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Diaspora body analyzes Indian student deaths, recommends preventive action

BY JYOTHSNA HEGDE

As many as 11 students have lost their lives in the US under different circumstances since November last year. Now, a prominent diaspora body, the Foundation for India and Indian Diaspora Studies (FIIDS) which has studied the deaths, is seeking preventive action from US authorities, universities, organizations, and the community.

FIIDS analyzed the causes of these incidents and found that they range from suspicious shootings/kidnapping, environmental deaths due to lack of safety knowledge (monoxide poisoning, hypothermia), mental issues triggering suicides, and even suspicious accidents to violent crimes. (list of student deaths below).

Education in the US is a dream come true for many of these students and families have much at stake when they send their child abroad, both emotionally and economically.  The spike in deaths of Indian and Indian-origin students in the US has sparked safety fears.

Currently an approximately 275,000 Indian-origin students in the US make for 25% of total foreign students bringing in $9 billion per year in terms of fees and expenses, according to the Open Doors Report. Khanderao Kand, Chief of Policies and Strategy, FIIDS analyzing the data, noted that these numbers could change owing to the alarming rise in deaths. “The recent increase in their (Indian Students in US) deaths is concerning and, if not addressed, would impact their confidence in the safety in of US universities, potentially impacting the inflow of students further.”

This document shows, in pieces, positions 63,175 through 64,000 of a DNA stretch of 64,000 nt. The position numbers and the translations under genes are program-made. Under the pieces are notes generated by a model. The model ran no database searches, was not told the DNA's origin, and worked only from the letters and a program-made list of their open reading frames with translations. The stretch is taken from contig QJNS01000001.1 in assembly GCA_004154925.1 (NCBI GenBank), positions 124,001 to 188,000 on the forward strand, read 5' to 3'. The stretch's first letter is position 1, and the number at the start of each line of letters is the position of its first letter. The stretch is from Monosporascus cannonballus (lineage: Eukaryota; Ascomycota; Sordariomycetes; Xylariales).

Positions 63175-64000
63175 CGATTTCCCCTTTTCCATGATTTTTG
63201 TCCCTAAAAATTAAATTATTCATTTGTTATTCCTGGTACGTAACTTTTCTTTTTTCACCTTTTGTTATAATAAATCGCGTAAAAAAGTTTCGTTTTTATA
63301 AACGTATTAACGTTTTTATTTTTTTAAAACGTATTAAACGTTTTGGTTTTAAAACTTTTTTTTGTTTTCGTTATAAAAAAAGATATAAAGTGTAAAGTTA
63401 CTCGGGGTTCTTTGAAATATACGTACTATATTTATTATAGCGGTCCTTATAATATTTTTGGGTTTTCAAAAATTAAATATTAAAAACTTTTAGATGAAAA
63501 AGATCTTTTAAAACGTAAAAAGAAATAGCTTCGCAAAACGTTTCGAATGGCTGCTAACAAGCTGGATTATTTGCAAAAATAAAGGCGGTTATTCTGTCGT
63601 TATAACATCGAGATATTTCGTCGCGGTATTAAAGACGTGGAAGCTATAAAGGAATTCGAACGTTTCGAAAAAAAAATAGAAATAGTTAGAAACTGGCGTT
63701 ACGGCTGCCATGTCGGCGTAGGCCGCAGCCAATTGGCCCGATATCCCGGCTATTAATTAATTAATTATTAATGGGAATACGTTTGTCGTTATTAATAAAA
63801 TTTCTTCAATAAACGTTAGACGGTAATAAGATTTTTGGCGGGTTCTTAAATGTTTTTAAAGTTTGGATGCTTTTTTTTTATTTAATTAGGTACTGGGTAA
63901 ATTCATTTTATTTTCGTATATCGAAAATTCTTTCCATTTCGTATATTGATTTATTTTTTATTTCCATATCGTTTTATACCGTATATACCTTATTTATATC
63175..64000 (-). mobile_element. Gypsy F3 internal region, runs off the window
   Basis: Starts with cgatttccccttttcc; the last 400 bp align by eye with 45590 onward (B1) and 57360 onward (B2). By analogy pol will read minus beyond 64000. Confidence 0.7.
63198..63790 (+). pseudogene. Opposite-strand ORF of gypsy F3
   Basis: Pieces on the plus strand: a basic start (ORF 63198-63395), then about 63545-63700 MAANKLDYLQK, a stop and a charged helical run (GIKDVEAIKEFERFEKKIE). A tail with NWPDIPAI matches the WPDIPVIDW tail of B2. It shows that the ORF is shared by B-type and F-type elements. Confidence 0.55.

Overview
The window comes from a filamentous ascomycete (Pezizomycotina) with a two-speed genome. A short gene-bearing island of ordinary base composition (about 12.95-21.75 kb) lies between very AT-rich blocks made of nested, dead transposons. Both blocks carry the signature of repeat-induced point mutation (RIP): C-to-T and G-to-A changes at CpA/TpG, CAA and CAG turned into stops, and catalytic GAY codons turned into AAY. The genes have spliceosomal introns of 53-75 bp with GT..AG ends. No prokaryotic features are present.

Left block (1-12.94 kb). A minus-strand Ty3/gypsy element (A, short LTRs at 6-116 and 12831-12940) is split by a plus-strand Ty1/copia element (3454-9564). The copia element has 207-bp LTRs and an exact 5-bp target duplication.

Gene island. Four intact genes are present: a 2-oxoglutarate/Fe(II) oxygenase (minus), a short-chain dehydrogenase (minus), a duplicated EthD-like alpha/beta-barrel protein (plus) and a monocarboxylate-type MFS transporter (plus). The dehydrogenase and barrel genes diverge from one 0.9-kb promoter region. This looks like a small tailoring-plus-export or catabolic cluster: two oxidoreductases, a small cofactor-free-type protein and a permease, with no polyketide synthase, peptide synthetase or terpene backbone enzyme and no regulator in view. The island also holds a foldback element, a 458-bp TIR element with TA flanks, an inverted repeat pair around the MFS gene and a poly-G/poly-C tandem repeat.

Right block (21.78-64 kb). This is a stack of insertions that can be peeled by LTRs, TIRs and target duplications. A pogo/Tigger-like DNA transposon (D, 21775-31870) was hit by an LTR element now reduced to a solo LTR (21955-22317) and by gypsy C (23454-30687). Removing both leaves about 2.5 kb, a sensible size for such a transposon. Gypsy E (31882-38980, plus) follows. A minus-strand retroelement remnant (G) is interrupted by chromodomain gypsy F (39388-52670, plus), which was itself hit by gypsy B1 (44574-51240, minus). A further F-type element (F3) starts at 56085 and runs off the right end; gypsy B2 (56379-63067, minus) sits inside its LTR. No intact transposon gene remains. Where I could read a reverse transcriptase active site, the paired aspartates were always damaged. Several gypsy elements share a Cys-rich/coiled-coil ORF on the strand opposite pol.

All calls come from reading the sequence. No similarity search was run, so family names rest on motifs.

The FIIDS report suggested various recommendations to the Department of State, Department of Justice, Education Department, Universities, Student organizations as well as Indo-American community.

The report added that due to the sudden rise in deaths that are suspicious in nature, rumors are circulating around Indian American community about potential hate crimes especially as many deaths are clustered around east and mid-west Universities, e.g. Cleveland Ohio, Illinois and Indiana. Some of them fear that the hate crimes are fueled by negative propaganda against the community. Even though FIIDS did not find any conclusive facts to support the rumors, they may need to be investigated.

FIIDS is also launching a survey of Indian American students regarding their concerns and safety. Interested students of Indian origin are requested to complete the survey on the FIIDS website.

FIIDS Recommendations:

To address various safety and well-being concerns faced by international students, the following are some of the steps that should be taken proactively:

Enhancing Safety Education: Many foreign students might not be fully aware of the potential risks they may encounter in a new environment, such as extreme weather conditions or the prevalent crime rates in certain areas. Providing comprehensive safety education programs tailored to their needs can empower them to navigate their surroundings safely and make informed decisions about their well-being.

Improving Search and Rescue Procedures: Prompt response and effective search and rescue procedures are vital for ensuring the safety and well-being of students during emergencies or accidents. Enhancing these procedures can minimize response times and maximize the chances of positive outcomes in emergency situations, thereby safeguarding the lives of students.